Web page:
Can Bush Save the Surge?

  • Share
  • Read Later
Amy Sancetta / AP

President Bush

Bathed in television lights in a hallway just off of the Senate chamber, five leading Republican senators Tuesday underlined their support for President Bush's so-called surge plan in Iraq. "There is a complete commitment from the president and from the White House that General (David) Petraeus has the time and resources he needs to do the job through September and report back to us," South Carolina Senator Lindsey Graham told reporters.

Not 100 feet away two other Republican senators held a court of their own, leeching more than a dozen reporters away from the leaders. Senators Olympia Snowe and Susan Collins, both Maine Republicans, were explaining why they feel it's important to pass legislation condemning the surge, which has sent in an additional 30,000 U.S. troops to stem the violence and give Iraqi Prime Minister Nouri al-Maliki a chance to unify the different Iraqi factions behind his government. "The almost complete lack of progress since the surge began on the part of the Maliki government suggests that it has... made reform less likely," Collins said.

Collins, Snowe, as well as the leaders, had just emerged from the caucus's weekly luncheon with Vice President Dick Cheney. During the gathering, Cheney sparred in a "vigorous debate" with several senators on why it's important to wait for Petraeus's first report on the strategy due in September. While most Republicans support the new strategy - which has resulted in the bloodiest few months since the end of "major hostilities" in 2003 — some in recent weeks have begun to defect, calling for a rethinking, or even redeployment, of U.S. troops in Iraq.

The catalysts for the dispute are several amendments to the Pentagon's $649 billion appropriations bill, which is pending before the Senate this week and next. The White House has been engaged in a full court press to prevent other Republican senators from voting for any one of these amendments and giving Democrats the 60 votes they need to overcome a filibuster and attach a timeline for withdrawal to the legislation.

Bush has made personal calls, as has Secretary of State Condoleezza Rice and National Security Advisor Stephen Hadley. Hadley accompanied Cheney to the Hill where he met privately with several senators, underscoring to them the importance of waiting until September.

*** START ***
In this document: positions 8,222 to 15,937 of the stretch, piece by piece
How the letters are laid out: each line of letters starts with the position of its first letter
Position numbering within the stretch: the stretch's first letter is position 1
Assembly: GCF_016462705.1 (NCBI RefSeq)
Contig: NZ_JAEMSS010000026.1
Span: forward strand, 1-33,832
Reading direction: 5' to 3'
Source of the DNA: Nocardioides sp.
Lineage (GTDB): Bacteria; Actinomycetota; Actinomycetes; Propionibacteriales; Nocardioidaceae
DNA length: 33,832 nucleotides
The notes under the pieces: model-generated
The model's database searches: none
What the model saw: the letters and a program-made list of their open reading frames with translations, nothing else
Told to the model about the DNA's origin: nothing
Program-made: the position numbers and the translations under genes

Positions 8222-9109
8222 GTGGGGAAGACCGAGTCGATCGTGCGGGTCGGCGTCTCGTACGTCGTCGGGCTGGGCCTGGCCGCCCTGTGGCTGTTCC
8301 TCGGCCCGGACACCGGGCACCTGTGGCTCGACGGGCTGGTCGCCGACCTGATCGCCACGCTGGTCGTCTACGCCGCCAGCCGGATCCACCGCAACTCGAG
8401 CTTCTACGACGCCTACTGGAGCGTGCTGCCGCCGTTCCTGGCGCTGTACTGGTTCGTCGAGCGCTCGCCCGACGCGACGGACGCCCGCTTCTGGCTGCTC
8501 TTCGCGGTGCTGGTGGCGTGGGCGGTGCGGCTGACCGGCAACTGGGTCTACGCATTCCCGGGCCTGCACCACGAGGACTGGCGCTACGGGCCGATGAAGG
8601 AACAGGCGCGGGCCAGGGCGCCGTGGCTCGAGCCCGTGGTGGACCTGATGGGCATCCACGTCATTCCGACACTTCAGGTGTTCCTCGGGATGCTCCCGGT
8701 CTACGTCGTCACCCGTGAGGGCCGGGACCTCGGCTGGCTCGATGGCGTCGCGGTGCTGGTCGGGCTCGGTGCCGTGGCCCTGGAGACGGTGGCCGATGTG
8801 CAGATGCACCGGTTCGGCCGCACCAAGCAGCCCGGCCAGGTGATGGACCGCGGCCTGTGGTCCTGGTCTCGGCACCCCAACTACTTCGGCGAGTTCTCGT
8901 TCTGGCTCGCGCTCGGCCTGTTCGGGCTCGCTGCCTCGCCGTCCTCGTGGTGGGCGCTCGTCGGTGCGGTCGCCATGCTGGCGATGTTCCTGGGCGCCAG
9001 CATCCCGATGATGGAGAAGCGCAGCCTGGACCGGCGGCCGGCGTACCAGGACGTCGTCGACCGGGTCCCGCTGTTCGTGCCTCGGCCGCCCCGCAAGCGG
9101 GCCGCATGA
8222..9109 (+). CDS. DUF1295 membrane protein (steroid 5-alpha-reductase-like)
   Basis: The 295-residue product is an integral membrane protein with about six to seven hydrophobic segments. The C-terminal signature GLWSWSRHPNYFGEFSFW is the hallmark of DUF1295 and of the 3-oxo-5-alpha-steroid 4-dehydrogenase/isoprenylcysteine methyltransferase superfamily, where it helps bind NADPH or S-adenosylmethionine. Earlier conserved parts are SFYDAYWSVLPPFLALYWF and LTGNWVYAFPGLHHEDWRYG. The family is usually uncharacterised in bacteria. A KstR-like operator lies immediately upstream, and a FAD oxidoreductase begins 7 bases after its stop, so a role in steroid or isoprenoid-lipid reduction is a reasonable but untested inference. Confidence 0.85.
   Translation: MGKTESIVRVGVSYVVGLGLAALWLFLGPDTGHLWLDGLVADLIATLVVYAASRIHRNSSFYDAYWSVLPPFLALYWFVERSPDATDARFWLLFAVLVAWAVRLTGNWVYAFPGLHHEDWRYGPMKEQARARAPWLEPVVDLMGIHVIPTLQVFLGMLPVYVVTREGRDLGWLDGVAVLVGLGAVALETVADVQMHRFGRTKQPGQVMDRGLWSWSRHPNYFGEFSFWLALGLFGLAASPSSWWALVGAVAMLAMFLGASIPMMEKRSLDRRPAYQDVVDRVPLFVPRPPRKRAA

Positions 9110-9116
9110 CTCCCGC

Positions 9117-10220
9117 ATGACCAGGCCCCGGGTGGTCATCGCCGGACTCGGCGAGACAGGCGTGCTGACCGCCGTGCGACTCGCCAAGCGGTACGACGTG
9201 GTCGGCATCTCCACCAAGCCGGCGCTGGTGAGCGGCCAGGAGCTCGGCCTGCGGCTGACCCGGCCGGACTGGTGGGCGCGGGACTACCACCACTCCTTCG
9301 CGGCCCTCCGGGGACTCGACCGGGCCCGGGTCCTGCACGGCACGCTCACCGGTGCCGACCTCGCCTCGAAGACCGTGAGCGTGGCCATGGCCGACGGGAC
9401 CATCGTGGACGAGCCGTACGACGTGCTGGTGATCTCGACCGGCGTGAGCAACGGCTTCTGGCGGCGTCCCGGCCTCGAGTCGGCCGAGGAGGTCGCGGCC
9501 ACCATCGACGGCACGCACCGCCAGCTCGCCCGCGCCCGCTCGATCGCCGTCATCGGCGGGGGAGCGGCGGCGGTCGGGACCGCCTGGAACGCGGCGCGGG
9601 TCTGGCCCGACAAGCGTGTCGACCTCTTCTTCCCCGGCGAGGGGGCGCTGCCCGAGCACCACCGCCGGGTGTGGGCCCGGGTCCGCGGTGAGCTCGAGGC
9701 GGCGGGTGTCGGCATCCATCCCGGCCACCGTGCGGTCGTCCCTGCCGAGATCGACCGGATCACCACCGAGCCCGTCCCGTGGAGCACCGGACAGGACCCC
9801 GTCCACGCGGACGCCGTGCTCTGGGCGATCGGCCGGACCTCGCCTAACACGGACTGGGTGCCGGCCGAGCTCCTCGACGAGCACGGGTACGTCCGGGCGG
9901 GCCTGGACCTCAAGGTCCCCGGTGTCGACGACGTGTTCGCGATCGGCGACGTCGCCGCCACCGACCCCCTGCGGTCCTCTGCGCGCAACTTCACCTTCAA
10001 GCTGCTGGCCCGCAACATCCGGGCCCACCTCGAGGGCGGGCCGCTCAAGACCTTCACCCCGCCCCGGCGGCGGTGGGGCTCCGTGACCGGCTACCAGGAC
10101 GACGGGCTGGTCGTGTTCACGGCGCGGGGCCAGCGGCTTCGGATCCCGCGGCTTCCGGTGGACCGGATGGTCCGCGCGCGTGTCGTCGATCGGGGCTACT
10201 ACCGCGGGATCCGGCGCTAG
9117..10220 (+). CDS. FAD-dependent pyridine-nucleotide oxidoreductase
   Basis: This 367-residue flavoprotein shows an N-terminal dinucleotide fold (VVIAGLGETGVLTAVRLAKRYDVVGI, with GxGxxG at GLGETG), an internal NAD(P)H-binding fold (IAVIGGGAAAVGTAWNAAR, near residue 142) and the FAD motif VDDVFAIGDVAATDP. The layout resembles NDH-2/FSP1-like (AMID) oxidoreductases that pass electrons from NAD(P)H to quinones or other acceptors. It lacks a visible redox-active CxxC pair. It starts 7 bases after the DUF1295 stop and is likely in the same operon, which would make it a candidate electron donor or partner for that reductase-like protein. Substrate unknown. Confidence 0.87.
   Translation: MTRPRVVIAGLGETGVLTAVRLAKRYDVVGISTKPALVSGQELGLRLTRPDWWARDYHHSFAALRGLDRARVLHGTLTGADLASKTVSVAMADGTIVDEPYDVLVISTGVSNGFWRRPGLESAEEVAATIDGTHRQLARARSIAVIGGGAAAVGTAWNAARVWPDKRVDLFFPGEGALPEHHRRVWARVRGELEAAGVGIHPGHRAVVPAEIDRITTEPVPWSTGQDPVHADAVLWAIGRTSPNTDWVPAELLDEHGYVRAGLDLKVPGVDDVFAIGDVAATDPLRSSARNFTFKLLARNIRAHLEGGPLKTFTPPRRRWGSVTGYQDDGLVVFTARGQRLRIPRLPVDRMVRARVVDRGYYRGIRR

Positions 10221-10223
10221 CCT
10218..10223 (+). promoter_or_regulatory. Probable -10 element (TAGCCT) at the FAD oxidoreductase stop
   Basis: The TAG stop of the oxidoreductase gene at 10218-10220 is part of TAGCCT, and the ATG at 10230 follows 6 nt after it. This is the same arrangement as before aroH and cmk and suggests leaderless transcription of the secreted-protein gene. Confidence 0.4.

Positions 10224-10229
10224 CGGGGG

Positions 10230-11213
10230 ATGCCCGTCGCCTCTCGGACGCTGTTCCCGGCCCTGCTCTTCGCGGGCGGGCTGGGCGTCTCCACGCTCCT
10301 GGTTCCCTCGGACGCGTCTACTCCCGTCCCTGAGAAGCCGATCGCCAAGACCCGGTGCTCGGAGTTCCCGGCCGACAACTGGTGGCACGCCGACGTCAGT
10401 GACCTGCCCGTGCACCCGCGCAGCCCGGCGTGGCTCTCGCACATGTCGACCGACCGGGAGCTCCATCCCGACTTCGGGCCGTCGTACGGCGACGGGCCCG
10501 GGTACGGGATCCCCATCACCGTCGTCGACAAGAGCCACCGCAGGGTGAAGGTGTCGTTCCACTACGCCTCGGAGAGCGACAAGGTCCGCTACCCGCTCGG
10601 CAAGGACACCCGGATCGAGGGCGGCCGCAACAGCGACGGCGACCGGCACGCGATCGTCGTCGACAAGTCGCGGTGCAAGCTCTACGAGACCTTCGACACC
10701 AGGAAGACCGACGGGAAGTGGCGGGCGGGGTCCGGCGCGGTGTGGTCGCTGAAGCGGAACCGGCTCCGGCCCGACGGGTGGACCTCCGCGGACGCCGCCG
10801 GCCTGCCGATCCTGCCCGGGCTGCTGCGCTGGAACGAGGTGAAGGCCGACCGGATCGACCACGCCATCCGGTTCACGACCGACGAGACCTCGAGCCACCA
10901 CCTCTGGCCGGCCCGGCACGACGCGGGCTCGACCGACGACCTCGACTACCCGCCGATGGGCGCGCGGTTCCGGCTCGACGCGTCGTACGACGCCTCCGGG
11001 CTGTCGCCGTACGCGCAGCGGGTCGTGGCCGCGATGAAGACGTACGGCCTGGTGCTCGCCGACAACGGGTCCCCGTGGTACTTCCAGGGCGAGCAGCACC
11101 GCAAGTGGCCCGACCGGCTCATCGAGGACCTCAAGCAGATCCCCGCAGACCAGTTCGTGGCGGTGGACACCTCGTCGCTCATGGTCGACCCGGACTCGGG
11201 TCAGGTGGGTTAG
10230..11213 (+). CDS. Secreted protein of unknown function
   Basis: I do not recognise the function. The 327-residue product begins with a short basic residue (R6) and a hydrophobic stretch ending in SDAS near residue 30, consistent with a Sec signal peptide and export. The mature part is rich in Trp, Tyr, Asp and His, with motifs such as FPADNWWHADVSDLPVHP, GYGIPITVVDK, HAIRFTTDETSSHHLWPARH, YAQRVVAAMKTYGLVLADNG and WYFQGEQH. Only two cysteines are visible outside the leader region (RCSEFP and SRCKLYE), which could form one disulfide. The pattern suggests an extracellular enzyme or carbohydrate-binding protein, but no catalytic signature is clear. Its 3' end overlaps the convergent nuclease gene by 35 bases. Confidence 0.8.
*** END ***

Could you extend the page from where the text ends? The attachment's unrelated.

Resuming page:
"I met with Hadley just a minute ago," Graham said heading into the lunch. "I think it's pretty clear that ... the White House will oppose all the amendments that will basically undercut the surge."

Senator Gordon Smith, an Oregon Republican, was one of the senators Bush has reached out to in recent weeks on Iraq. In a "personal conversation," Bush tried to convince Smith to hold his fire until September, Smith said. "It was very heartfelt," Smith said. "He explained a few things that we couldn't know except from his perspective and I appreciated that." But it didn't prevent Smith from this week endorsing the Democratic plan sponsored by Senate Armed Services Chairman Carl Levin that would begin withdrawing U.S. troops from Iraq within 120 days.

Speaking in Cleveland just as senators were heading to lunch in Washington, Bush, himself, made the point Tuesday that the surge hasn't been given enough time to work. "We just started. We got all the troops there a couple of weeks ago," Bush told a business group, adding that he would essentially veto anything that could affect the surge. "American people expect... for military people to come back and tell us how the military operations are going, and that's the way I'm going to play it as commander-in-chief."

The threat did not deter a bevy of proposals as Democrats and Republicans alike shopped for the magic formula to get them to 60 votes. Senator Ken Salazar, a Colorado Democrat, and a group of five other Democrats and six Republicans introduced an amendment that would put in place the recommendations of the Iraqi Study Group — including direct talks with Syria and Iran and beginning a phased withdrawal of U.S. troops — an idea panned by conservatives as going backward seven months in the face of the new surge strategy.

Senator Jim Webb, a Virginia Democrat, introduced a measure that would force the armed services to give troops longer intervals at home between redeployments. With the other leaders before the television cameras, Senator John McCain criticized that idea as "encroachment on the constitutional rights of the President of the United States."

Collins, who had a "vigorous" conversation of her own with Rice Tuesday morning, said she and Nebraska Senator Ben Nelson, a Democrat, are working on legislation that would have binding recommendations for phased troop withdrawals. At the same time, she is also considering signing onto a yet-to-be-announced amendment by Republican Senators John Warner of Virginia and Richard Lugar of Indiana.

Lugar, the top Republican on the Intelligence Committee, publicly came out against the surge in a surprise speech on the Senate floor two weeks ago. Warner said he will reveal his opinion on how the surge is faring in the amendment, which will be unveiled later this week after Bush delivers a scheduled progress report on Iraq expected Thursday.

While the defections were numerous, the Republican leadership is confident that it will maintain enough votes to block all the controversial amendments, according to several GOP staffers. And, at least one skeptic left lunch pledging to wait until September: Senator Norm Coleman, a Minnesota Republican.

"Our role ultimately is not going to be at the forefront of being at an ascent of a civil war in Baghdad ... I have no question that that is something we have to be out of, that we will be out of," Coleman told reporters. "The question is, will we be out of it in September with the Iraqis having moved forward with power sharing or not.